The European Commission has fined Google 2.42bn euros after it was established that the company had misused its power by promoting its own shopping comparison services at the top of search results.
Google Hit with £2.1bn EU Fine for Anti-Competitive Practice
The fine imposed by the European Commission on Google is the largest so far against a firm accused of distorting the market.
According to the ruling, Google is required to halt its competitive practices within 90 minutes days or else the company will be penalized further.
Following this announcement Google said it would appeal.
Even then, if the company does not change its Shopping service operations in three months, it would have to pay up to 5% of the average daily worldwide earnings generated by parent company Alphabet, which would amount to $14m daily.
Margrethe Vestager, the European Union’s Competition Commissioner said, “What Google has done is illegal under EU antitrust rules.”
She added, “The company has denied other firms the opportunity to compete on merit and to innovate, and most importantly it denied consumers in Europe to benefit from genuine choice, competition and innovation.”
Ms. Vestager also pointed out that this decision could set precedent that determines how the commission handles complaints about the dominance of Google maps, results of its flight prices as well as local business listings on its search tools.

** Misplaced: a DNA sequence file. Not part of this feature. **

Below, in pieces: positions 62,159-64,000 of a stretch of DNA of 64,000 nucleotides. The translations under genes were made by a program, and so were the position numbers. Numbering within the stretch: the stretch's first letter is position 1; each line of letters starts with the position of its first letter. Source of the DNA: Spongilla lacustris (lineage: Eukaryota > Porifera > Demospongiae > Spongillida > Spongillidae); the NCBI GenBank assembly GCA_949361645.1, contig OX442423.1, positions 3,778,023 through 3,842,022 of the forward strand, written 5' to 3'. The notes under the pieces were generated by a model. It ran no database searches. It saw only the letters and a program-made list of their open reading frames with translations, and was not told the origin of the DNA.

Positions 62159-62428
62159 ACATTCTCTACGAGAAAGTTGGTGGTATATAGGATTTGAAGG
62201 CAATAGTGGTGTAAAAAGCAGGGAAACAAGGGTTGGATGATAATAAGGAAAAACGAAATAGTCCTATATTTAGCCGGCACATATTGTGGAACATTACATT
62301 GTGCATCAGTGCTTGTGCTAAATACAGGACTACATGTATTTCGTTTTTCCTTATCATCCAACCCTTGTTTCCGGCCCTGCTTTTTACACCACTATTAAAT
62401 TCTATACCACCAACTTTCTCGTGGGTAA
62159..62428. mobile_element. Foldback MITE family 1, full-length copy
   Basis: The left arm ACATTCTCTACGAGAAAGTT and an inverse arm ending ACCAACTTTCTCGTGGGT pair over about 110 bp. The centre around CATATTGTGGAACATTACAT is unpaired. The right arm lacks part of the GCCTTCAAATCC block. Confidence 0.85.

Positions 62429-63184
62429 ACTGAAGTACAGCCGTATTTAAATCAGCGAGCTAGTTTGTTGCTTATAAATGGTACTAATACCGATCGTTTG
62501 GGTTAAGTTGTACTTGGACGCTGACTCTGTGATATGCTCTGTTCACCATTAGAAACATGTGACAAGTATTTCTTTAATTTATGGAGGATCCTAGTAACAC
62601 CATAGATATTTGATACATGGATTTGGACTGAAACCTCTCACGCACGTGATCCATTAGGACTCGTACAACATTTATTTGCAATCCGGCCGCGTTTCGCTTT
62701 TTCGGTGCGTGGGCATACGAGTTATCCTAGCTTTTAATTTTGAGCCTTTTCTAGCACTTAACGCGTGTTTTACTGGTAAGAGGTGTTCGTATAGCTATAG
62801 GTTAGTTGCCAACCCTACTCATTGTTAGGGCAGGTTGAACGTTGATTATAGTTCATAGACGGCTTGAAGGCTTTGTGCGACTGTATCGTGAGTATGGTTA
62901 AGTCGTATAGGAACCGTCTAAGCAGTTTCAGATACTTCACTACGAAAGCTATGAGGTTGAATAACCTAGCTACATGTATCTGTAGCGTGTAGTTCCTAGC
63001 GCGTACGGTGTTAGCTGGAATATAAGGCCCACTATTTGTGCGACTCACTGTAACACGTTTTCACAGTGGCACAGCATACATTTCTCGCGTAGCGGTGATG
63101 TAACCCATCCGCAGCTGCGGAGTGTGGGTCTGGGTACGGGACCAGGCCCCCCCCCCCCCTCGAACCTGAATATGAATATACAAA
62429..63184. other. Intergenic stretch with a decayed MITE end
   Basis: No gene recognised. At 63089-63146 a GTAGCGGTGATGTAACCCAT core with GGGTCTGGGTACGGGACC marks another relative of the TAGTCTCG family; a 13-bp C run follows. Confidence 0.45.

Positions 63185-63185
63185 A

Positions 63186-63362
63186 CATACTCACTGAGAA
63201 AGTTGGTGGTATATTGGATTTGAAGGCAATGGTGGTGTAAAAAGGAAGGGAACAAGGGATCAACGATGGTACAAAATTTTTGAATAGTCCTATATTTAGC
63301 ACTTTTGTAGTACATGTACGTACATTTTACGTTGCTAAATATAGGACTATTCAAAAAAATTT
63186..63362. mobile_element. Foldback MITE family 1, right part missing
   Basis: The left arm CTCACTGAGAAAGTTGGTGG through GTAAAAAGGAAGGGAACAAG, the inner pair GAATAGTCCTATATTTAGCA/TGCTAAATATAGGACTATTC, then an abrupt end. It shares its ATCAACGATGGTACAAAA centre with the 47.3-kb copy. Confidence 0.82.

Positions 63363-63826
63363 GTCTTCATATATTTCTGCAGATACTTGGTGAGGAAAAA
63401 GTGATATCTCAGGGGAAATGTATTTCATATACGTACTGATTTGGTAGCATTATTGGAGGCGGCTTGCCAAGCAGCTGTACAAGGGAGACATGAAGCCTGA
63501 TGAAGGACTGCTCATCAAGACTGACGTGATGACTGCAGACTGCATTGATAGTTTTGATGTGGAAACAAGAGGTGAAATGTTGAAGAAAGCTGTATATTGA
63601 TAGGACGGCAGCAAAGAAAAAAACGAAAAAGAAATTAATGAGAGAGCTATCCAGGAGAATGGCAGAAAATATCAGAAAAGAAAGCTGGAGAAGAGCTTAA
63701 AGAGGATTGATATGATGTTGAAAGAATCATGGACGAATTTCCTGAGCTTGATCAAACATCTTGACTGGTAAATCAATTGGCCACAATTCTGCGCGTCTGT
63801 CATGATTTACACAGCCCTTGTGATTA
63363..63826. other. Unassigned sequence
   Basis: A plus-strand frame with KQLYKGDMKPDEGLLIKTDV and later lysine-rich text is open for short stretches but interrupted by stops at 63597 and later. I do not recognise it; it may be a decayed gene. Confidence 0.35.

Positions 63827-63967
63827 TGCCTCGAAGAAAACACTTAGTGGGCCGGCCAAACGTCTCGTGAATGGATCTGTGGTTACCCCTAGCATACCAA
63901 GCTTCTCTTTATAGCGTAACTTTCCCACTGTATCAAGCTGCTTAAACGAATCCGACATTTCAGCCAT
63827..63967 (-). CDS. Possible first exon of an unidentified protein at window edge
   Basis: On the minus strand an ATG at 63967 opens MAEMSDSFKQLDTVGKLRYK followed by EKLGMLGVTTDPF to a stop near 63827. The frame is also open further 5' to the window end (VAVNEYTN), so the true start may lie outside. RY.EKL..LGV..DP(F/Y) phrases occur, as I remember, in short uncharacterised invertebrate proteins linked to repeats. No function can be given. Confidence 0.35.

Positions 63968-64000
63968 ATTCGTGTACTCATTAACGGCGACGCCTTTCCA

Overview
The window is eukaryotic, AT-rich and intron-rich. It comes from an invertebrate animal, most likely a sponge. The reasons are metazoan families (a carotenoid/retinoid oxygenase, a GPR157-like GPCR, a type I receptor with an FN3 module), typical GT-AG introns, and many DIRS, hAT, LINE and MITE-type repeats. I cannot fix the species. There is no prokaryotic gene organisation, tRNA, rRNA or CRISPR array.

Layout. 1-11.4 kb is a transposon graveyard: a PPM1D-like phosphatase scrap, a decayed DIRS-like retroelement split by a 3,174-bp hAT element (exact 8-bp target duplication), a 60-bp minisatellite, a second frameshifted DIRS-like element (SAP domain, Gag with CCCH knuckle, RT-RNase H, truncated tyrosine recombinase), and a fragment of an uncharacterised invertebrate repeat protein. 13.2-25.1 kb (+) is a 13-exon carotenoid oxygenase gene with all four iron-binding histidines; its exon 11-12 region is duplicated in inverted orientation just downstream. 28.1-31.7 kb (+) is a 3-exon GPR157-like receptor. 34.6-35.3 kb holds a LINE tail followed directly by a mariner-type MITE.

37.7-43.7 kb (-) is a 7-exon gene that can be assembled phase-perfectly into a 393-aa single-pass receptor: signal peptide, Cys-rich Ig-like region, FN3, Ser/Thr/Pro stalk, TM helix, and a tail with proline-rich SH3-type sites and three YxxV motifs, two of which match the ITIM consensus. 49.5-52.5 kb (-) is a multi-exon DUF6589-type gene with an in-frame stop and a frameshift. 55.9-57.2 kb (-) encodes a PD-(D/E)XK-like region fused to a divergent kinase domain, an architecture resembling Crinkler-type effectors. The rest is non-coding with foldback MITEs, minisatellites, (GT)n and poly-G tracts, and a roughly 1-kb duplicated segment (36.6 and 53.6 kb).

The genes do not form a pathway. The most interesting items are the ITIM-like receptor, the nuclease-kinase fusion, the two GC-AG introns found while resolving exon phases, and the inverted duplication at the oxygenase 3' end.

Previously, Google suggested that eBay and Amazon have more influence over people’s spending habits.
In a statement, a spokesman said in response to the ruling, “When you shop online, you are looking to find products quickly and easily.”
“Advertisers are looking to promote these same products and this is why Google shows shopping ads to connect our customers with thousands of advertisers in ways that are valuable to both.”
“We respectfully disagree with the conclusion that has been announced today and we will review the decision of the Commission as we consider an appeal.”
Google Shopping works by displaying images and prices of relevant products alongside the names of shops selling these products.
This information is labeled as being “sponsored’’ to indicate the fact that unlike regular searches, these ads only include items that sellers have paid to show up on the search engines.
When viewed on smartphones, the Shopping feature can be viewed above the fold so users may be unable to see regular links unless they scroll down.
Google Shopping has been under the European Commission’s investigation since 2010. This was triggered by complaints from other tech companies including Microsoft.